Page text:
Greater respect needed for protective measures in urgent human rights cases, writes Prof. Joanna Harrington

New publication critiques Canada’s refusals to abide by interim measures requests

Sarah Kent - 26 November 2020

A new book chapter by Professor Joanna Harrington at the University of Alberta Faculty of Law aims to provide assistance to lawyers representing human rights complainants in cases pending before an international adjudication body.

As Harrington explains, “Often the focus in international human rights law is on the substance of the rights at stake, but matters of procedure also have their place, especially in asylum cases and cases of cross-border crime.”

“Interim measures requests are used to preserve the rights of the parties while a complaint is pending before an international court, committee or commission. Canada was an early supporter of international human rights adjudication, but sadly, has refused to give legal effect to what are in essence temporary stays of national proceedings.”

Harrington’s chapter, “The Legitimacy of Interim Measures from the Perspective of a State: The Example of Canada,” is part of a new book, Urgency and Human Rights: The Protective Potential and Legitimacy of Interim Measures (Asser Press, 2021), edited by professors Eva Rieter and Karin Zwaan of Radboud University in the Netherlands.

This new book brings together an international team of academics and practitioners with the aim of instilling greater respect from states for the protective power of interim measures in cases where counsel establish an urgent need for human rights protections.

Harrington is a widely cited international law scholar whose published work can be found in leading international and national law journals, as well as highly-valued edited collections. She is the author, co-author, or co-editor of six books, and regularly presents at international conferences, continuing legal education workshops, and community events.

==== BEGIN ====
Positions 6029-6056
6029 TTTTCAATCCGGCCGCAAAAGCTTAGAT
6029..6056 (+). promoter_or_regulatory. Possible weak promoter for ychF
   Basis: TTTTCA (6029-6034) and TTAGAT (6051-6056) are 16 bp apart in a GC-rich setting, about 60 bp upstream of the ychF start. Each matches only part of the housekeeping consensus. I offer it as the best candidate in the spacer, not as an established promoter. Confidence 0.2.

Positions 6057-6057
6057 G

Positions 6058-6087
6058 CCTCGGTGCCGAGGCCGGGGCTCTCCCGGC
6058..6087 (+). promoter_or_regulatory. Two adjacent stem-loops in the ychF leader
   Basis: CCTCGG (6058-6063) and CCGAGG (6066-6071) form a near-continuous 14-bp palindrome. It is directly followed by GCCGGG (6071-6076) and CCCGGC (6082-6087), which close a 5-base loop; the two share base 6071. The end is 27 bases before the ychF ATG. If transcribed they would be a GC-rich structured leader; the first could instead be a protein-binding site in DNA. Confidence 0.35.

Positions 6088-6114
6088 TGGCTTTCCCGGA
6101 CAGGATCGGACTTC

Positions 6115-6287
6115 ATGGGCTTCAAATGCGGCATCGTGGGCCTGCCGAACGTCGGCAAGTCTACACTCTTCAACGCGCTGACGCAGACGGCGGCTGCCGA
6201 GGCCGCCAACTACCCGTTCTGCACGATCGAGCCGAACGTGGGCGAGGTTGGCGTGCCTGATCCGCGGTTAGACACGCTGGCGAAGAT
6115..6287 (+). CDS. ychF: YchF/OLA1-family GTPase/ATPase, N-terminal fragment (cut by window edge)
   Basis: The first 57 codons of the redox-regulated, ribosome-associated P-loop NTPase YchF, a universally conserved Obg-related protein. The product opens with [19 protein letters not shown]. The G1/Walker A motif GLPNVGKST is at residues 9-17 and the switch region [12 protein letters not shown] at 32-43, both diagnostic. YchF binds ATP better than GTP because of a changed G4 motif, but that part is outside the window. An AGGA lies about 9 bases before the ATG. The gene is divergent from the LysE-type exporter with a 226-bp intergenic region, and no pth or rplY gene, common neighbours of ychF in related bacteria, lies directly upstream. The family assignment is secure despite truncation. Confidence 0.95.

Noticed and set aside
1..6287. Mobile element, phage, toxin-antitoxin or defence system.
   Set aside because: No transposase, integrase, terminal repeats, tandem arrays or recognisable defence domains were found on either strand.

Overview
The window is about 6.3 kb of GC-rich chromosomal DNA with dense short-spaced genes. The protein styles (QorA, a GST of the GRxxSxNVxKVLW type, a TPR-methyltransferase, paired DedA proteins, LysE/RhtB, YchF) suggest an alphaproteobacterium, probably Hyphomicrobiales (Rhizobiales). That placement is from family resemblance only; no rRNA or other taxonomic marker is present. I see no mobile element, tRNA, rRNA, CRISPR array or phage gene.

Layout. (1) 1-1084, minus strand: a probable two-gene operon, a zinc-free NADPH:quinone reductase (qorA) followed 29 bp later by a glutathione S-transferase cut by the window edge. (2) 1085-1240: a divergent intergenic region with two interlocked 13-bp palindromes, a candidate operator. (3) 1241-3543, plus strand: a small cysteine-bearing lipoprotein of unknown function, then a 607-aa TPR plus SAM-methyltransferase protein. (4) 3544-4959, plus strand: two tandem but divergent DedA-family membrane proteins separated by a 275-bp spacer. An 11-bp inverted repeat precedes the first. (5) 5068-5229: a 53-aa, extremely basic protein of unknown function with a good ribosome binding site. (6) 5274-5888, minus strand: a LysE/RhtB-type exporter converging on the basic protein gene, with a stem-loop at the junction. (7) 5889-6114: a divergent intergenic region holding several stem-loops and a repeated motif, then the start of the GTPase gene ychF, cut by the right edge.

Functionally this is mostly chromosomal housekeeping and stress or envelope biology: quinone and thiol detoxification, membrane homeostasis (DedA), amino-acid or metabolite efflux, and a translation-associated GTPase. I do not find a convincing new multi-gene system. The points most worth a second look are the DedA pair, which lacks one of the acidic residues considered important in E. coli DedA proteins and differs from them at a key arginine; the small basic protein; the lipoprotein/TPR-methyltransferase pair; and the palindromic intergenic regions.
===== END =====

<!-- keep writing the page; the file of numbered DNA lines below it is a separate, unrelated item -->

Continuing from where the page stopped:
From the abstract: “While Canada has long been supportive of the international legal protection of human rights, it has refused to abide by interim measures requests. The author critically discusses the practice of Canada, including its courts, as well as its public record of objection before the Human Rights Committee and the Committee against Torture. She argues that while Committee Views on the merits are not generally considered legally binding, states cannot automatically assume that their interim measures requests have no legal force. Yet in order to encourage state compliance, she stresses that process matters. She suggests that the UN Committees look at the procedural reforms made by the Inter-American Commission on Human Rights as this would result in greater transparency and trust in the system. She also points out the need for making the format and terminology of UN documents more user-friendly for the domestic context. Finally, as to the substance of interim measures, she argues in favour of providing detailed reasons for interim measures decisions.”